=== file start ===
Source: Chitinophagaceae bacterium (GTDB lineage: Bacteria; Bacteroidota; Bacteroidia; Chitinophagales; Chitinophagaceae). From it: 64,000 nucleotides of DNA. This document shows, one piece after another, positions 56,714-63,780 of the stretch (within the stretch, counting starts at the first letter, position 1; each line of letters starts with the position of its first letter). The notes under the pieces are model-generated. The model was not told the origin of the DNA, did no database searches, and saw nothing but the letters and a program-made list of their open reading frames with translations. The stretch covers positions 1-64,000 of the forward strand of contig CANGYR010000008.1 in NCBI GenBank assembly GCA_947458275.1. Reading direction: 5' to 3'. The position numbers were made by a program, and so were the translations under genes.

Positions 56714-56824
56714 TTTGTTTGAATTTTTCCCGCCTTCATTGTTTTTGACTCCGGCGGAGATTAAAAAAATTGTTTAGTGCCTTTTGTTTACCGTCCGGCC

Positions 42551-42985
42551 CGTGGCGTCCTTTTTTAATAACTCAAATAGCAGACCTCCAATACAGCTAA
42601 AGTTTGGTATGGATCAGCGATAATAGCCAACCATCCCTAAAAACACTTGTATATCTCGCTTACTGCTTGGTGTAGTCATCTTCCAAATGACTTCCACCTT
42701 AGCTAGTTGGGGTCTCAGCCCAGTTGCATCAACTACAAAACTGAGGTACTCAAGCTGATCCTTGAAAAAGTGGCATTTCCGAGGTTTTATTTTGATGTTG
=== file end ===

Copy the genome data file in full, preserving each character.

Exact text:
Source: Chitinophagaceae bacterium (GTDB lineage: Bacteria; Bacteroidota; Bacteroidia; Chitinophagales; Chitinophagaceae). From it: 64,000 nucleotides of DNA. This document shows, one piece after another, positions 56,714-63,780 of the stretch (within the stretch, counting starts at the first letter, position 1; each line of letters starts with the position of its first letter). The notes under the pieces are model-generated. The model was not told the origin of the DNA, did no database searches, and saw nothing but the letters and a program-made list of their open reading frames with translations. The stretch covers positions 1-64,000 of the forward strand of contig CANGYR010000008.1 in NCBI GenBank assembly GCA_947458275.1. Reading direction: 5' to 3'. The position numbers were made by a program, and so were the translations under genes.

Positions 56714-56824
56714 TTTGTTTGAATTTTTCCCGCCTTCATTGTTTTTGACTCCGGCGGAGATTAAAAAAATTGTTTAGTGCCTTTTGTTTACCGTCCGGCC

Positions 42551-42985
42551 CGTGGCGTCCTTTTTTAATAACTCAAATAGCAGACCTCCAATACAGCTAA
42601 AGTTTGGTATGGATCAGCGATAATAGCCAACCATCCCTAAAAACACTTGTATATCTCGCTTACTGCTTGGTGTAGTCATCTTCCAAATGACTTCCACCTT
42701 AGCTAGTTGGGGTCTCAGCCCAGTTGCATCAACTACAAAACTGAGGTACTCAAGCTGATCCTTGAAAAAGTGGCATTTCCGAGGTTTTATTTTGATGTTG